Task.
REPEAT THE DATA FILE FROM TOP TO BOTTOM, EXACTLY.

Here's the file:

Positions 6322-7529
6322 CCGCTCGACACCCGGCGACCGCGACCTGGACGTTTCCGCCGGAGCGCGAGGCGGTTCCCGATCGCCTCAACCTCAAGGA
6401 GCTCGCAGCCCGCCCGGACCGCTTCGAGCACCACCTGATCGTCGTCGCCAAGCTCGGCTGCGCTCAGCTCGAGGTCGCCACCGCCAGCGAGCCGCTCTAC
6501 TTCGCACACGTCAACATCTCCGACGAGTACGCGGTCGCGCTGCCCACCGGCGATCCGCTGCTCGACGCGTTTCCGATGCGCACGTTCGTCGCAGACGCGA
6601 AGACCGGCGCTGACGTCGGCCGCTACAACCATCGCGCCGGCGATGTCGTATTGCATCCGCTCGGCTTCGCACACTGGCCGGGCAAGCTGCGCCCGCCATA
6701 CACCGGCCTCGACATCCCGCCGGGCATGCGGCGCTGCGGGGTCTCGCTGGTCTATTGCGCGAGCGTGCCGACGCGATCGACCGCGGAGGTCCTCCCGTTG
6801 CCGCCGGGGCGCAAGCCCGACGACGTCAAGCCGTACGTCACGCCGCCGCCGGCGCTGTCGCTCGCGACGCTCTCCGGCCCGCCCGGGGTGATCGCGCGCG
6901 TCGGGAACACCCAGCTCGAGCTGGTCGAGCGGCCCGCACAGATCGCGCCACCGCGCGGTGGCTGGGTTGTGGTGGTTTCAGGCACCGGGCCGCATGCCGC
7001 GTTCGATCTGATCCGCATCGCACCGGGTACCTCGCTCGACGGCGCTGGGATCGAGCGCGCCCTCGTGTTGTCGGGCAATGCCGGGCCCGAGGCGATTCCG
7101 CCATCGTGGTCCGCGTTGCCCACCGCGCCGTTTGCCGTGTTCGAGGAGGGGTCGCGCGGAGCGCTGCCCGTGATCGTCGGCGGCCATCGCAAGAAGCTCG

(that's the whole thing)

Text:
Positions 6322-7529
6322 CCGCTCGACACCCGGCGACCGCGACCTGGACGTTTCCGCCGGAGCGCGAGGCGGTTCCCGATCGCCTCAACCTCAAGGA
6401 GCTCGCAGCCCGCCCGGACCGCTTCGAGCACCACCTGATCGTCGTCGCCAAGCTCGGCTGCGCTCAGCTCGAGGTCGCCACCGCCAGCGAGCCGCTCTAC
6501 TTCGCACACGTCAACATCTCCGACGAGTACGCGGTCGCGCTGCCCACCGGCGATCCGCTGCTCGACGCGTTTCCGATGCGCACGTTCGTCGCAGACGCGA
6601 AGACCGGCGCTGACGTCGGCCGCTACAACCATCGCGCCGGCGATGTCGTATTGCATCCGCTCGGCTTCGCACACTGGCCGGGCAAGCTGCGCCCGCCATA
6701 CACCGGCCTCGACATCCCGCCGGGCATGCGGCGCTGCGGGGTCTCGCTGGTCTATTGCGCGAGCGTGCCGACGCGATCGACCGCGGAGGTCCTCCCGTTG
6801 CCGCCGGGGCGCAAGCCCGACGACGTCAAGCCGTACGTCACGCCGCCGCCGGCGCTGTCGCTCGCGACGCTCTCCGGCCCGCCCGGGGTGATCGCGCGCG
6901 TCGGGAACACCCAGCTCGAGCTGGTCGAGCGGCCCGCACAGATCGCGCCACCGCGCGGTGGCTGGGTTGTGGTGGTTTCAGGCACCGGGCCGCATGCCGC
7001 GTTCGATCTGATCCGCATCGCACCGGGTACCTCGCTCGACGGCGCTGGGATCGAGCGCGCCCTCGTGTTGTCGGGCAATGCCGGGCCCGAGGCGATTCCG
7101 CCATCGTGGTCCGCGTTGCCCACCGCGCCGTTTGCCGTGTTCGAGGAGGGGTCGCGCGGAGCGCTGCCCGTGATCGTCGGCGGCCATCGCAAGAAGCTCG